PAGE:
It is hard not to notice the many cars with Swedish number plates driving around Copenhagen.
The Danish capital is connected to Malmo, the Swedish port, by a 16 kilometre bridge-tunnel link, making it easy for Swedes to commute here for work.
And many do.
Denmark may have registered two consecutive quarters of falling economic output - technically putting the country in recession - but there is no shortage of jobs.
"The Dane on the street does not feel this recession severely yet due to the fact that we have a very tight labour market and unemployment is still at a 30-year low," says Jes Asmussen, chief economist at Handelsbanken Capital Markets in Copenhagen.
But Mr Asmussen believes Danes are going to feel this recession bite a lot more in the coming year.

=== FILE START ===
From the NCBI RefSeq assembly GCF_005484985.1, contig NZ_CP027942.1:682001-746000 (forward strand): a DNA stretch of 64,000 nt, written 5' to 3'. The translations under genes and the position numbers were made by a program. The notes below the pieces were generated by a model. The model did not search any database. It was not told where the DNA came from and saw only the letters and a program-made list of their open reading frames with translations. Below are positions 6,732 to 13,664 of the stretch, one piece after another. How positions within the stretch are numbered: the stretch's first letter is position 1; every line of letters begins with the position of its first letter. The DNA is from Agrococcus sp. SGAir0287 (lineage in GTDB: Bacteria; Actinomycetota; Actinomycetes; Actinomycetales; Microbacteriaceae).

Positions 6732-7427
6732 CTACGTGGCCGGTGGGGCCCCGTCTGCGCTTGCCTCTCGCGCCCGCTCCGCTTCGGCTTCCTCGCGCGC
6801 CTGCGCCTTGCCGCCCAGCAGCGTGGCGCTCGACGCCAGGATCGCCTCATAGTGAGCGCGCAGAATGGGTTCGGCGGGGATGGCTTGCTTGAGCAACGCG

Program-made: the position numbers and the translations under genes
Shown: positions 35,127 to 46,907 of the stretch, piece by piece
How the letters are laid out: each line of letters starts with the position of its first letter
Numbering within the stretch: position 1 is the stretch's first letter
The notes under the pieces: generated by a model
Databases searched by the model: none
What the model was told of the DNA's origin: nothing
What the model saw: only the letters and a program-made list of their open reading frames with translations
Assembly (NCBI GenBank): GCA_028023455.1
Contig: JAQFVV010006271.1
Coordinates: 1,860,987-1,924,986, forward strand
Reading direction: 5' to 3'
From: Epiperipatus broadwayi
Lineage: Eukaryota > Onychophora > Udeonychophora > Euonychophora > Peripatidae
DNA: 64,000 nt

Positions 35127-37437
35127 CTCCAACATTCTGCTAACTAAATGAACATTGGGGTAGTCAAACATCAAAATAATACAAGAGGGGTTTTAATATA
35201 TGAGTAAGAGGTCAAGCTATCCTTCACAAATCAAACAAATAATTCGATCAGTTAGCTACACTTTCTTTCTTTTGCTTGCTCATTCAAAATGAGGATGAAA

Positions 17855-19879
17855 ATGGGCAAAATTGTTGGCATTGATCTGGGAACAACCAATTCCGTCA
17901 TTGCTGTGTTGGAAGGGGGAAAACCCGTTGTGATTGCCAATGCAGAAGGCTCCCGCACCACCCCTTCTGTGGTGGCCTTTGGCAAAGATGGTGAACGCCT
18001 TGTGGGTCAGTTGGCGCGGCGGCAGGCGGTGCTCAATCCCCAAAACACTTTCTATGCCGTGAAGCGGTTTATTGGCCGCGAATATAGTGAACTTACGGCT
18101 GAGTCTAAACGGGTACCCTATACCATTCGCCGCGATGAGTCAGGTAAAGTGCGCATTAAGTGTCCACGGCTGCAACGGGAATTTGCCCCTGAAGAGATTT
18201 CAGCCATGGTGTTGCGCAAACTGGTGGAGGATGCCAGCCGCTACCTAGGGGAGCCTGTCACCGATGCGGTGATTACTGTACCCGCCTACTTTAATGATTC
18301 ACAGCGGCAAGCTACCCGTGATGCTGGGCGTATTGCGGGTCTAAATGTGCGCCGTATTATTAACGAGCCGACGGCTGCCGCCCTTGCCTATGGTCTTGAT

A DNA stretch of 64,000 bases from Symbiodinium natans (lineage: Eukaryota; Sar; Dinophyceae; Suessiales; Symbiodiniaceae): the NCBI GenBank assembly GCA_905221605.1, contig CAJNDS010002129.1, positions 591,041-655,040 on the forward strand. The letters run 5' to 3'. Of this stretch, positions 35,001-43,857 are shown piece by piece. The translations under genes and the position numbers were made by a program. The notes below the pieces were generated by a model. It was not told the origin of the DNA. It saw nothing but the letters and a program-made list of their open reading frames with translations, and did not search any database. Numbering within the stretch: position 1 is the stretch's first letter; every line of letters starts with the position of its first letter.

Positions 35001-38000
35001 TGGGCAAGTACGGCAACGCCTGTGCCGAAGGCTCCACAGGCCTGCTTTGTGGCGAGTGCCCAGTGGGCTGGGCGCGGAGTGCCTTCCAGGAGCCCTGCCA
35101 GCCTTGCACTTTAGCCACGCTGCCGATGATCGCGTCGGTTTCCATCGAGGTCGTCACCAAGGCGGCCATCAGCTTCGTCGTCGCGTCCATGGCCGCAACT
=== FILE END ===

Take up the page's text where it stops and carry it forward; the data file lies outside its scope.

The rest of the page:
The country's low unemployment rate of just 1.8% - compared with a eurozone average of 7.2% - is both a blessing and a curse.
Labour shortages mean firms have long struggled to find personnel. Consequently, labour productivity fell during the last three months of 2007, contributing to a revised 0.2% decline in economic output in that quarter.
Moreover, employers are having to compete on wages to attract good candidates.
Higher wages have added to inflation and pushed up interest rates at a time when Danes are feeling the pinch of rising world food and petrol prices.
"Groceries, vegetables, meat, everything has gone up," says Isabelle Zumot, who lives her partner Martin Camara and two young daughters in north Copenhagen.
"My friends all talk about how food prices are rising."
Falling property prices
As is the case across Europe, rising food prices are stretching the budgets of many Danish households, and this may explain why the average Dane has started to rein in spending, a factor that contributed to a fall in economic output of 0.6% in the first three months of 2008.
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